I had to drop my 3d animation class. It was so so hard and felt like an uphill climb every step of the way.
I really needed a beginner class before this one to introduce the program instead of diving down into an exercise of engineer-brain type compiling of a very intricate catapult in chapter four we were expected to recreate. The book was awful, and how I learn I needed a different approach, introduce tools one at a time in the beginning of the book instead of in chapter three after we used them. I feel like I was set up for failure. When I found out my options were either muddle through this class and then have to take the advanced class (this wasn’t advanced?) to earn the certificate, I panicked. I felt like I was being tortured and the catapult arm we were creating did look remarkably similar to a medieval torture device. I later heard there would be a change in the certificate’s requirements in the Fall so I could hold out for that and take two different better suited courses. The choice for me was already made.
When things are so uphill is it a sign you should stop or do you need to keep going?
I tend to hang in there for better or worse, as an overly committed and too responsible person, but what if that is not what is best? Wouldn’t it be easier if large signposts dropped from the sky directing us?
I don’t have that, so I look to the experts on investigating this question.
I found The Dip by Seth Godin in an second-hand bookstore. He writes, “You should quit if you’re on a dead-end path. You should quit if you’re facing a Cliff. You should quit if the the project you’re working on has a Dip that isn’t worth the reward at the end. Quitting the projects that don’t go anywhere is essential if you want to stick out the right ones.”
With that 3d class, I hit a Cliff and the reward in the end was learning a program I already decided was not right for me and I wouldn’t use.
Some things are full of slow growth and demand persistence. Do you stick with those? Like building a website or building a new project? Or finding a publisher. 😉 According to Godin, you need to see, after lots of work, forward movement. If there isn’t any, that’s your signpost.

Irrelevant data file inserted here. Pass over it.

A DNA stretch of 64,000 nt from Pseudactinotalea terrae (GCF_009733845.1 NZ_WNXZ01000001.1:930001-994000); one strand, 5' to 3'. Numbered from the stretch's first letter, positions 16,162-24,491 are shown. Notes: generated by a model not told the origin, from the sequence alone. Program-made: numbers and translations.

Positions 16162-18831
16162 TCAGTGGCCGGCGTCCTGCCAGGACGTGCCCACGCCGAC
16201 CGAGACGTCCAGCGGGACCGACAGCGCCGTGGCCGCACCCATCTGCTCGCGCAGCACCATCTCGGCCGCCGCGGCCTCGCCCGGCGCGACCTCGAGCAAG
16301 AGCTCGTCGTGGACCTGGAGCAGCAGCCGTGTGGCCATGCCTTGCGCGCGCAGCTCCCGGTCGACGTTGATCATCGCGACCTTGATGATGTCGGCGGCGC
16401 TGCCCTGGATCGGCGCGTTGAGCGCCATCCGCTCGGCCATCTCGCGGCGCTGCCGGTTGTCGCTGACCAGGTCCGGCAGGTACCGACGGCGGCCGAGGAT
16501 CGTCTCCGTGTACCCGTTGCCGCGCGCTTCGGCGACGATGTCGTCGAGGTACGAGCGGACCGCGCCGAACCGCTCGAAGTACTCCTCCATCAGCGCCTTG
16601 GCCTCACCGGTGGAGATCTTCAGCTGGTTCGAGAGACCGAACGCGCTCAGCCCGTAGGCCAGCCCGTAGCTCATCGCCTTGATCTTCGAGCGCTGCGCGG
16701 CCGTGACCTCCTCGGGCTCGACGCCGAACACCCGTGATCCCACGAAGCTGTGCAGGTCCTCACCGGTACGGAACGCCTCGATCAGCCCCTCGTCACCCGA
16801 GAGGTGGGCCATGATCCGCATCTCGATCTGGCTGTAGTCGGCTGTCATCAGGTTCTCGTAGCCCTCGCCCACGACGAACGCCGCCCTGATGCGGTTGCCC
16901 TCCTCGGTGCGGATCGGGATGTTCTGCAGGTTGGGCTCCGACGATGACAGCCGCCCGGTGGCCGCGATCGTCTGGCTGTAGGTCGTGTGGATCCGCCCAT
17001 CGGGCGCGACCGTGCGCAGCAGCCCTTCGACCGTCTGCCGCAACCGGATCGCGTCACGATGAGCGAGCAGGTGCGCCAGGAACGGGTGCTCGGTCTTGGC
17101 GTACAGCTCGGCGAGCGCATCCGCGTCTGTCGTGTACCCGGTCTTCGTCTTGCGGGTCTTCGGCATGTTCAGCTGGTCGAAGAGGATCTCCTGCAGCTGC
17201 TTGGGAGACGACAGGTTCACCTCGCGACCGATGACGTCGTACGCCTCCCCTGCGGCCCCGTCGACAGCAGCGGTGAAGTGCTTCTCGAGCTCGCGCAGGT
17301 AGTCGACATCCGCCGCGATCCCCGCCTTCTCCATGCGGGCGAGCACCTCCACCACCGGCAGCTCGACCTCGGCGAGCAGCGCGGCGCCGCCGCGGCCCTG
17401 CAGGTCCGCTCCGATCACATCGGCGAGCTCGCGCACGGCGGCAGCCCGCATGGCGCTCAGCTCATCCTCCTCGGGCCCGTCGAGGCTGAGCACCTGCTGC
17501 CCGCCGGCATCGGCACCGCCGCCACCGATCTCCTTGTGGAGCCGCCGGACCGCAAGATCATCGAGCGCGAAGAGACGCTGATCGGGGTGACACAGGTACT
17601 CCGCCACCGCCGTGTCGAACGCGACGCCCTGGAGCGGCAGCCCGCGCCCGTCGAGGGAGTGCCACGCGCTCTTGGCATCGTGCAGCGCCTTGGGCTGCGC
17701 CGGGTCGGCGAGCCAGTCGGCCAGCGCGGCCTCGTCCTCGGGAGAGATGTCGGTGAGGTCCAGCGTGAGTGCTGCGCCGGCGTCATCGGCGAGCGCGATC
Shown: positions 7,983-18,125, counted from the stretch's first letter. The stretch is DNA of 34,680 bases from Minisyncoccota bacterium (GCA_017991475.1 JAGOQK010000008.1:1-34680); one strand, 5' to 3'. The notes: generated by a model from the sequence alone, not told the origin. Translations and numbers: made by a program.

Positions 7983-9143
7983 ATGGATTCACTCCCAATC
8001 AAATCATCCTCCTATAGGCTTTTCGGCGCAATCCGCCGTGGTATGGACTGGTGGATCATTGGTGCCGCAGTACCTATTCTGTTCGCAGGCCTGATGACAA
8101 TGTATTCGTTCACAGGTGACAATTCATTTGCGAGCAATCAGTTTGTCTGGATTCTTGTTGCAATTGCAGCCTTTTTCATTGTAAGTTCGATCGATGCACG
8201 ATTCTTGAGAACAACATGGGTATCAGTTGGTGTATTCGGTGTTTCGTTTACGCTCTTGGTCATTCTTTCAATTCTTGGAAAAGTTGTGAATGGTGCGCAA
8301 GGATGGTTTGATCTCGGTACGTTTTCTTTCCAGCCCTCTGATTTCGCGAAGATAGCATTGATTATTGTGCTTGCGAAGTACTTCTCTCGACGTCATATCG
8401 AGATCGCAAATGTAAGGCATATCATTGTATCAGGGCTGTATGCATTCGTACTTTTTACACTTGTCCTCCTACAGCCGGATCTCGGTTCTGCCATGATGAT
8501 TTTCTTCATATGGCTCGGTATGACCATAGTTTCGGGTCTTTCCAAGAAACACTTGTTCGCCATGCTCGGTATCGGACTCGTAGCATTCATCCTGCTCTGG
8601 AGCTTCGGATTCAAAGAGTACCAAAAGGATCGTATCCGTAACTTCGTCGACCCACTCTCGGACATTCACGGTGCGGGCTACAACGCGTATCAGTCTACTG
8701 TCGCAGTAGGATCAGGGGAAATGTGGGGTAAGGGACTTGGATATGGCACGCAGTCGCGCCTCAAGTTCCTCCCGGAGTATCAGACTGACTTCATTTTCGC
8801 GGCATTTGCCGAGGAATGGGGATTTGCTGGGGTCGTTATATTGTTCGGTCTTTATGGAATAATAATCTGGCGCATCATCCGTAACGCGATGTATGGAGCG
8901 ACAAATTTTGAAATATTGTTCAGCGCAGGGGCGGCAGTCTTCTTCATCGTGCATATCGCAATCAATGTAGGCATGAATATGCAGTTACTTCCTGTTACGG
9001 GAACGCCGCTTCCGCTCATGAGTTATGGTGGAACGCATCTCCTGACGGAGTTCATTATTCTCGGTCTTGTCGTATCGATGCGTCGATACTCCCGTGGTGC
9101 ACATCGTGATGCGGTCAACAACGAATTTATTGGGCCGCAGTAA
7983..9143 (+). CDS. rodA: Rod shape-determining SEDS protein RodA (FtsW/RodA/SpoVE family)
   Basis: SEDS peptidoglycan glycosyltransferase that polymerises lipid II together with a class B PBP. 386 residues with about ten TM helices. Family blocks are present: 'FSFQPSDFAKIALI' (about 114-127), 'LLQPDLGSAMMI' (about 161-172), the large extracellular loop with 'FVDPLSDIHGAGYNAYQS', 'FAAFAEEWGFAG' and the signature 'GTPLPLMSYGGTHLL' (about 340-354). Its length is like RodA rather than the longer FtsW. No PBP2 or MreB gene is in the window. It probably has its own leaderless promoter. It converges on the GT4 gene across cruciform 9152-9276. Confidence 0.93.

So many movies I love, usually the dance movies I mentioned in a prior post, the star has to move through many obstacles in order to succeed. Usually, it’s the love of what she is doing — dancing — keeps her keeping on, so to speak, to the end. “I’m going to dance the shit out of it,” one character says at the end of Center Stage. She sticks to the love of what she’s doing — that’s her reward.
It’s the pursuit then of what you are doing. Are you still feeling joy? Are you still enjoying what you are doing? Is the process however hard at times still what you want in the end because you are enjoying the process? Or, are you miserable, having headaches, and waking up with dread or anxiety?
Martha Beck in Finding Your Own North Star, writes, if you’re feeling “choked hostility, or numb depression, or nauseated helplessness is a sure sign you’re steering away from your North Star toward a life you were not meant to live.” If it’s hard getting there and not for you, you will feel like you are carrying a ton of hard weight and will be in a low energy state, wanting to sleep all the time with no rest.
Perhaps then, when things are so hard, and you hit a huge wall, they are clear indicators you are heading the wrong way. There are signs! There are other ways to climb that tree or whatever else you are trying to accomplish. Maybe there is a better fit somewhere else. (And you have to believe that it is out there.)
Looking back at my life I see whenever it was way too hard and nothing seemed to work, I should have jumped ship and found another way to get there. Perhaps swim. And where I was meant to be, there was flow, or at least support along the way, and that joy.
Something to expand your thinking this week:
Where in your life is an endeavor way too hard? Is there an alternative that would be easier, simpler? Is it an indication you need more help or should quit? What do you think?
Until next time,
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